Microsoft Releases Patch To Disable Intel's Flawed Spectre Mitigation

Intel told Chinese companies about chip flaw before notifying US gov: report

Those problems can include "higher than expected reboots and other unpredictable system behavior" on systems with Broadwell and Haswell processors, according to an Intel advisory. Those silicon families were introduced in 2015 and 2013, respectively.

If you're not keen on removing the protection against Spectre, and feel like the possibility of system crashes is a price worth paying, then Microsoft has made it possible for users to manually disable and enable the mitigation against Spectre by changing registry settings. Microsoft told ZDNet it's now waiting for Intel to release the fixed firmware version after determining "system stability can in some circumstances cause data loss or corruption". The update is now available from the Microsoft Update Catalog website and while it disables Intel's microcode fixes it does leave the fixes for the other two Meltdown and Spectre vulnerabilities intact.

Microsoft says that update will cover Windows 7 (SP1), Windows 8.1, and all versions of Windows 10. Apparently, some of the software updates meant to fix them are. Tech firms such as Apple, Amazon, Google, and Microsoft moved fast to issue fixes for their computer systems but the majority of other manufacturers were left in a panic as they attempted to roll out updates to their hardware.

It's the latest development in the rocky recovery process from the design flaw called Spectre. Earlier reports claimed Intel is having being warned of the flaws by Google late previous year itself though it came to be known to all in early January. Intel, for example, pushed its initial updates out the first week of January, and largely completed the task by the end of the second week. Intel denied this, saying performance would vary depending on workloads. Intel's still not published a timeframe for when its functioning microcode update will be issued to hardware vendors.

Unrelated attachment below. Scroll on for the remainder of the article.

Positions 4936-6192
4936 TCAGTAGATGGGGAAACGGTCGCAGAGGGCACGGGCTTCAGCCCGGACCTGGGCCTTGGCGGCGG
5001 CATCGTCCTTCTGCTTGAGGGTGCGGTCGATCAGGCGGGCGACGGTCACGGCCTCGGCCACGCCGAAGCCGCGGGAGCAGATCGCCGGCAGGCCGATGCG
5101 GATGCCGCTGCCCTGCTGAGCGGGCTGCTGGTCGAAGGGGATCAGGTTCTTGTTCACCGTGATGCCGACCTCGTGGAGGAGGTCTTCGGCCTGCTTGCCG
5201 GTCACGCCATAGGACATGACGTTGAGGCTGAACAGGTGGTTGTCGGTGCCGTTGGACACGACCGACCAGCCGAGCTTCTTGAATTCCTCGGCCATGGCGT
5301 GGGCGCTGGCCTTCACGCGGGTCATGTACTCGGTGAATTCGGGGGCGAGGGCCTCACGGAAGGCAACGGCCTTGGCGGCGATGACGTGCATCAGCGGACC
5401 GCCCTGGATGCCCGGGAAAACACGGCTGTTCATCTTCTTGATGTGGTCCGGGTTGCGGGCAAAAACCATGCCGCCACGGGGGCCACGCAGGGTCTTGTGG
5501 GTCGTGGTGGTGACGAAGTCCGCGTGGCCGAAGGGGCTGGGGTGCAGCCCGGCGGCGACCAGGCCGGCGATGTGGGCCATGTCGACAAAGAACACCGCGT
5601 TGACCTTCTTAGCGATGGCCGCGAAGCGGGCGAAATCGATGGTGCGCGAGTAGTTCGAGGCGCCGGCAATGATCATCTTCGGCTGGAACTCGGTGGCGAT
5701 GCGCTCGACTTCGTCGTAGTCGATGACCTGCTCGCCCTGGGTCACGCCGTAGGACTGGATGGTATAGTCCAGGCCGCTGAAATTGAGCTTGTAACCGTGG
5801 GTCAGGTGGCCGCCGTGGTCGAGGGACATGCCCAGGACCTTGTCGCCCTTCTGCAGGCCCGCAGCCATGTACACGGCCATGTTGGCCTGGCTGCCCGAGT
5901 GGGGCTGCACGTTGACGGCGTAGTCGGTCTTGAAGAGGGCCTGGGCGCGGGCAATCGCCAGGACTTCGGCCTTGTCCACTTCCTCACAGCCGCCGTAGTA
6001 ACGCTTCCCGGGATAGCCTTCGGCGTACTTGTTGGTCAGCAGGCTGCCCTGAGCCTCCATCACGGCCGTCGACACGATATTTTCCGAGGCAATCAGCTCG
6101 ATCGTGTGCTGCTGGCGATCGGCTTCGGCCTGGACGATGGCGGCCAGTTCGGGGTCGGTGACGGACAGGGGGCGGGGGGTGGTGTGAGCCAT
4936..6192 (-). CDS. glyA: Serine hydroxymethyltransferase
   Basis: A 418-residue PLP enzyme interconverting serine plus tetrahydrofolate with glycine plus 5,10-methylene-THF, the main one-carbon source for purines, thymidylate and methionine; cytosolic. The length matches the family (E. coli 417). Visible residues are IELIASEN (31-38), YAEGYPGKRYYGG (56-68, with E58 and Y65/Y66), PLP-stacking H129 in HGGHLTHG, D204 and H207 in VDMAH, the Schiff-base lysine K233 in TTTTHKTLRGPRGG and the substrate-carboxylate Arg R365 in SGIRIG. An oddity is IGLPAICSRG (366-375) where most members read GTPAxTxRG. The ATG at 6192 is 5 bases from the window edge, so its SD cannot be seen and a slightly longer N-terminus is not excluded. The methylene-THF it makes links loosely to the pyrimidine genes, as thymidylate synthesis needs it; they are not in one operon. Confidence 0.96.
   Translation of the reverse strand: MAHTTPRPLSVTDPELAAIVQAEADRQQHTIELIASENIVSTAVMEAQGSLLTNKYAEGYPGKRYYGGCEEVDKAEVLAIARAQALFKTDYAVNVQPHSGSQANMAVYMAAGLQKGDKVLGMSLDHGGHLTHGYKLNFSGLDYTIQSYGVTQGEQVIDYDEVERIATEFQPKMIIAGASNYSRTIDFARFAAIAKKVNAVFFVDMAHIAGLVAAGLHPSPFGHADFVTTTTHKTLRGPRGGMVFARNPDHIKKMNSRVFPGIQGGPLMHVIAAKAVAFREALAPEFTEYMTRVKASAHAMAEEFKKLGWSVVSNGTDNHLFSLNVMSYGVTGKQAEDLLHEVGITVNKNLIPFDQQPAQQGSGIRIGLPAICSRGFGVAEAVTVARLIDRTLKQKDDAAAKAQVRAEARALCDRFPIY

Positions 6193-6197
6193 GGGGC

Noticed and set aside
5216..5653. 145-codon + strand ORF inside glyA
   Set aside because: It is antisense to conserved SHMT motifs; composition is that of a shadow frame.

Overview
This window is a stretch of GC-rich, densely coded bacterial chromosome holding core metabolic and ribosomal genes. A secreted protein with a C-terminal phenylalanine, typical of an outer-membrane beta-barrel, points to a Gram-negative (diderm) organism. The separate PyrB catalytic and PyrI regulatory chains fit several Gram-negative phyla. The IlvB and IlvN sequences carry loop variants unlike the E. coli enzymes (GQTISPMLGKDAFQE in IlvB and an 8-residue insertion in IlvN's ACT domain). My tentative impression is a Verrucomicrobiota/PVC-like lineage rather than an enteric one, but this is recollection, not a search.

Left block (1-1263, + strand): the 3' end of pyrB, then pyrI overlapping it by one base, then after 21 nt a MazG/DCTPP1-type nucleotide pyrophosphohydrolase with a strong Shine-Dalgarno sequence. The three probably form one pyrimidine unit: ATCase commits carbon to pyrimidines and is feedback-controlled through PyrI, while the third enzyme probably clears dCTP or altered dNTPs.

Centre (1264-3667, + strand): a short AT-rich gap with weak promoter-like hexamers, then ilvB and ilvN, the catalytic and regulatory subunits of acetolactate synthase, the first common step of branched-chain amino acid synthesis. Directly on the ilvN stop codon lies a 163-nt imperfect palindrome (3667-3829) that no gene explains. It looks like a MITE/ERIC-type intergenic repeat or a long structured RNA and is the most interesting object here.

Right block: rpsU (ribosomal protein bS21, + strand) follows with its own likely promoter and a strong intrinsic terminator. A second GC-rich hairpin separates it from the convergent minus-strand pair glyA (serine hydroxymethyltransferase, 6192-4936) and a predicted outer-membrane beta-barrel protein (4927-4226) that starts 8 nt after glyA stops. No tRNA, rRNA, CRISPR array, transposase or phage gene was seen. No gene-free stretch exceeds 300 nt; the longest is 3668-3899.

Further fallout could likely be in relation to reports that Intel CEO Brian Krzanich sold millions of dollars' worth of personal stock before the public was made aware of the vulnerabilities, and that Intel notified a select group of customers, including Chinese tech firms, about the bugs before informing USA officials. "We are also working directly with data center customers to discuss the issue". More details are available here. Joyent, a United States cloud-services provider owned by Samsung Electronics, was among those that may have benefited from a warning but wasn't included in the select group informed ahead of the public reveal. This update fixes the Reboot issues faced by Intel devices because of the earlier released official Specter fixes.



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